Björk: “Maybe some things won’t be immaculate, but it will push you out of the comfort zone. Looking at my favourite music, I really love albums where there were two or three songs that are amazing, but wouldn’t have happened unless the person had gone to that particular place and did seven OK songs, but three magic ones.”
Taken from the SS 2016 issue of AnOther
HOSSEIN AMINI, SCREENWRITER OF DRIVE (2011)
“(You need) a lot of patience and a lot of persistence. I’d say 90 per cent of it is failure, literally from the beginning when you start, the rejection letters are just endless. So you have to persist to carry on. When you get something made, the chances of it being well made are very low, so you have to get used to failure and carry on writing regardless. You are constantly being knocked. In a way you’re at the bottom of the food chain, certainly in Hollywood terms, where they pay you very well but in return you are expected to just take dictation sometimes, so artistic integrity is something that’s really hard to hang on to. You just have to have persistence.”
MIUCCIA PRADA, DESIGNER
“I will say study. When they ask me how I can be elegant, well dressed – I say study! (Laughs) Study fashion, study movies, study art and after that study yourself. Probably to understand what is happening and the rest of the work, is to try to understand the system of working.”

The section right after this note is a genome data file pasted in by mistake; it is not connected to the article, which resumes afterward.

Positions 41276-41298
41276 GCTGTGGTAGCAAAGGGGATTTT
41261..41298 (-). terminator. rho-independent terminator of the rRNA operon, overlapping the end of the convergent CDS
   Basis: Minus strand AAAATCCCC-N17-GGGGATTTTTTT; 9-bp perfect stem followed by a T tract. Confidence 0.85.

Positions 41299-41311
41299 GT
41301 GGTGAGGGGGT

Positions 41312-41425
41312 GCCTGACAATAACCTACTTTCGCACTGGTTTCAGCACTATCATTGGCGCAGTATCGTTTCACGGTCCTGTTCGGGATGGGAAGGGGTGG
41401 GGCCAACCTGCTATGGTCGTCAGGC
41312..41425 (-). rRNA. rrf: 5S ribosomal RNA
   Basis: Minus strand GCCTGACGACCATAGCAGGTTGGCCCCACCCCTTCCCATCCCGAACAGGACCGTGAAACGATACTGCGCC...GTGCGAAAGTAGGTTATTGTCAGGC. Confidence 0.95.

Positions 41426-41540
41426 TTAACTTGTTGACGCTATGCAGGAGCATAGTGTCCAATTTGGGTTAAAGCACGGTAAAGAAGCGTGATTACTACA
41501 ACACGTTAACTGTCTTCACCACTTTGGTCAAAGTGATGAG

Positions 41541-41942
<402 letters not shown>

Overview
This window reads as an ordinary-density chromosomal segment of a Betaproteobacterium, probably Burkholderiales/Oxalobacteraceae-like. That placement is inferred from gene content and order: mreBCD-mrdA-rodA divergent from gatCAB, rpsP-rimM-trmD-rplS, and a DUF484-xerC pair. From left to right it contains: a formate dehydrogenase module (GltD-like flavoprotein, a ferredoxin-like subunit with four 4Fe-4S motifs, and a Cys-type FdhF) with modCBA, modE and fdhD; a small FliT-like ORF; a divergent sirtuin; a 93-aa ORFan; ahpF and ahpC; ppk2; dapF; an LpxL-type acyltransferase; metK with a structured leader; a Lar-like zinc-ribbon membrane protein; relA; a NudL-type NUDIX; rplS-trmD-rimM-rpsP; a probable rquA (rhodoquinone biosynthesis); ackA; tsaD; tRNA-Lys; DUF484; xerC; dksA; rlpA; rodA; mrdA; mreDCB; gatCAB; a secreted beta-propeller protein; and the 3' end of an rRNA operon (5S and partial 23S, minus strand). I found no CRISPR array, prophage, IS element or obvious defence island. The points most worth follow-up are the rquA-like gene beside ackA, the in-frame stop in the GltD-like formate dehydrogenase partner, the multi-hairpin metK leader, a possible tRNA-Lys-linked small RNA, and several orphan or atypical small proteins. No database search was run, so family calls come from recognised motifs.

Taken from the AW 2008 issue of AnOther
DAVID GORDON GREEN, DIRECTOR OF PINEAPPLE EXPRESS (2008)
“The greatest thing you can do is to go find a way that separates you from everybody else. If you’re the filmmaker that only makes movies in Kiev, and you make a movie about a rapper in Kiev, that’s a very distinctive way to get a little attention for your movie. There’s a lot of people who are just waiting for grandma to die and to give them an inheritance, or for some rich friend to give them money to bankroll their first film. But for me the big risk that I first took was that I worked for a year and a half to make as much money as possible then I spent it all to make a movie.”
“If you really want to do this you have to work hard. You gotta really wake up, sleep, be in the shower doing it. Just thinking of it. When I came in back then (the early 90s), we had a thing saying, ‘Your sword has to be sharp,’ meaning you really had to rhyme and say something that’s really gonna make somebody go, ‘Oh shit, you heard that?’ I like substance. Tell me what you like about yourself. What you grew up in. So for a person coming up I would tell them to be creative and original. Once you’re original, no one can take that from you.”
Taken from the December 2012 issue of Dazed; Cover image taken from the August 2011 issue of Dazed